“Drag Me to Hell”
At Quality 16 and Showcase

Courtesy of Universal

4.5 out of 5 stars

Casual moviegoers be warned: “Drag Me to Hell” is a darkly comic, terrifying and exceptionally gory horror film — not exactly everyone’s cup of tea. For those who can stomach the blood and guts, it’s an incredibly fun and often heart-stopping film.

The movie presents the horrible consequences of a dreadful yet innocent choice made by Christine Brown (Alison Lohman, “Matchstick Men”), a loan officer who wants to impress her boss by making a “tough decision.” Her big moment comes when she must decide if she should deny the elderly Mrs. Ganush (Lorna Raver, TV’s “The Young and the Restless”) an extension on her mortgage.

Unfortunately for Brown, she chooses to deny the old lady’s loan and sends her packing. Although the act is heartless, Brown probably doesn’t deserve the punishment that follows. Brown is cursed by Ganush and then tormented for the rest of the film by a gaggle of shadowy demons, creepy sound effects and some truly disgusting moments. Some scenes involve repugnant fluids and creatures flying out of the old woman’s mouth. Yeah. It’s as awful as it sounds.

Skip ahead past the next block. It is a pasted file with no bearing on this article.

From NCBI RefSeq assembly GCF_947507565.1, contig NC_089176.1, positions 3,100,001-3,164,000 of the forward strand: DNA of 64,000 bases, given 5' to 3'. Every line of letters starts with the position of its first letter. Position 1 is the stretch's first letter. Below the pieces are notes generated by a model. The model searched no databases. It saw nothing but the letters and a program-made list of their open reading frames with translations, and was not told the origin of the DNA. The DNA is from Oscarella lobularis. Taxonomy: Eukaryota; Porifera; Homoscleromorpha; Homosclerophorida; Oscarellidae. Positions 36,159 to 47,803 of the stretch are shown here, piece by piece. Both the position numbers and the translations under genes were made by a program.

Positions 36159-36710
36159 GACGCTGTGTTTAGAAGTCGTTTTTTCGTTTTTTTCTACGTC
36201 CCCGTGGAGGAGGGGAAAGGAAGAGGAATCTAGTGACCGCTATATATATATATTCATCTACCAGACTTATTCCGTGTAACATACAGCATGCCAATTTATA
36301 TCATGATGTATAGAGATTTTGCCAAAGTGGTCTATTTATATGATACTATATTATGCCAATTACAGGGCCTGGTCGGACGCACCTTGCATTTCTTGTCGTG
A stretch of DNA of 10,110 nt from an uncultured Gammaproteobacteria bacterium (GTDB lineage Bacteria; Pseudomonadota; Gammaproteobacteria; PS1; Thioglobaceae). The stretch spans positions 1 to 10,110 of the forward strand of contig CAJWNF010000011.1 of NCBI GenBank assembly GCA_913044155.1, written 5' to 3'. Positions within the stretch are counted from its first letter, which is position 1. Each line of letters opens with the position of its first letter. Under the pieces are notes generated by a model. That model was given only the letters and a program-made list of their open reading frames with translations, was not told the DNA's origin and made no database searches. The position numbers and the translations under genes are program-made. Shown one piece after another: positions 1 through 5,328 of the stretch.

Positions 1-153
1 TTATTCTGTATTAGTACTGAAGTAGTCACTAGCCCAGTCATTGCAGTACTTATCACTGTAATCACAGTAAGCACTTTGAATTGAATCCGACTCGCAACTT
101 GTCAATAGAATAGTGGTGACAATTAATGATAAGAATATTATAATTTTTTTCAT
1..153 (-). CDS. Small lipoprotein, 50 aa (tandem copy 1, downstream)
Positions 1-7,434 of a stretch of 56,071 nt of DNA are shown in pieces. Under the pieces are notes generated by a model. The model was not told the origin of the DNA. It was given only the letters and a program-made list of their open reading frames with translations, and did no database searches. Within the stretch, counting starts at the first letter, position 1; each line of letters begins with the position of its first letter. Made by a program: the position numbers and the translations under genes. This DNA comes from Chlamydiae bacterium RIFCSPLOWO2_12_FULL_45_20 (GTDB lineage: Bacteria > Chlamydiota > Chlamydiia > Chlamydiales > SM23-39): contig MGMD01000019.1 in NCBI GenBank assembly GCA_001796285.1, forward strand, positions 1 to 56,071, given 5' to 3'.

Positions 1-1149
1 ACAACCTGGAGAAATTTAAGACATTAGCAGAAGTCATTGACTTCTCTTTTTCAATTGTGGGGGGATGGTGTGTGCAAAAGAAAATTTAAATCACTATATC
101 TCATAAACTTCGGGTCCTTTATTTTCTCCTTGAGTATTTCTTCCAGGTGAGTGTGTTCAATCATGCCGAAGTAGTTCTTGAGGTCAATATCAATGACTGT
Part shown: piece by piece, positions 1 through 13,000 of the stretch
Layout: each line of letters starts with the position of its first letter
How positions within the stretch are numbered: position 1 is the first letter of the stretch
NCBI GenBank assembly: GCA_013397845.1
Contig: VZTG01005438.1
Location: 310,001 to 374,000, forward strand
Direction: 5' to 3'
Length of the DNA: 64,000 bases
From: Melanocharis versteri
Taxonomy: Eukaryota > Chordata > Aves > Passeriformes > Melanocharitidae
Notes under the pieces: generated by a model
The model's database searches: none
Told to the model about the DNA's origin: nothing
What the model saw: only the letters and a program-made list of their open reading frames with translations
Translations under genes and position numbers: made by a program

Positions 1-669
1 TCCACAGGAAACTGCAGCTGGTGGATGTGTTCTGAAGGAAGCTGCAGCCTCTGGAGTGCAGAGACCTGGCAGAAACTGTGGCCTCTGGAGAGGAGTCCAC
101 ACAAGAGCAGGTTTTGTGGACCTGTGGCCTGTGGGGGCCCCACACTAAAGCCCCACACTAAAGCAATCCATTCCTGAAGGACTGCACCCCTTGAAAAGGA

But the gross-out factor is part of what makes this film delightful (if that’s the right word to use here) for some horror fans. Then there are those who may feel that having the old woman remove her false teeth in order to try and eat the heroine’s face is a bit over-the-top.

It’s true that the film often gets downright stomach churning in many scenes. For the not quite hardened horror fan, it can sometimes lead to intense nausea. Even those who consider themselves desensitized to disgusting things may find themselves looking away.

Director Sam Raimi (“Spider-Man”) has lent his hand to numerous horror films in the past (the most prominent among them being the classic “Evil Dead” series), and is known for bringing an interesting blend to the genre. He tactfully mixes comedy with terror and still finds a way to make pulses race. This film is certainly no exception, as the laughs and screams are often within seconds of each other. Raimi knows how to create a perfect balance of these two elements, something more horror films should take note of.

“Drag Me to Hell” is definitely unlike anything that you can see in theaters right now, and this is meant in the best way possible. It presents its audience with something not often found: A smart horror film that doesn’t take itself seriously and never grows tiresome. This is a film that can’t simply be seen and then forgotten about. Years from now, this will undoubtedly be revered as a must-see horror classic.

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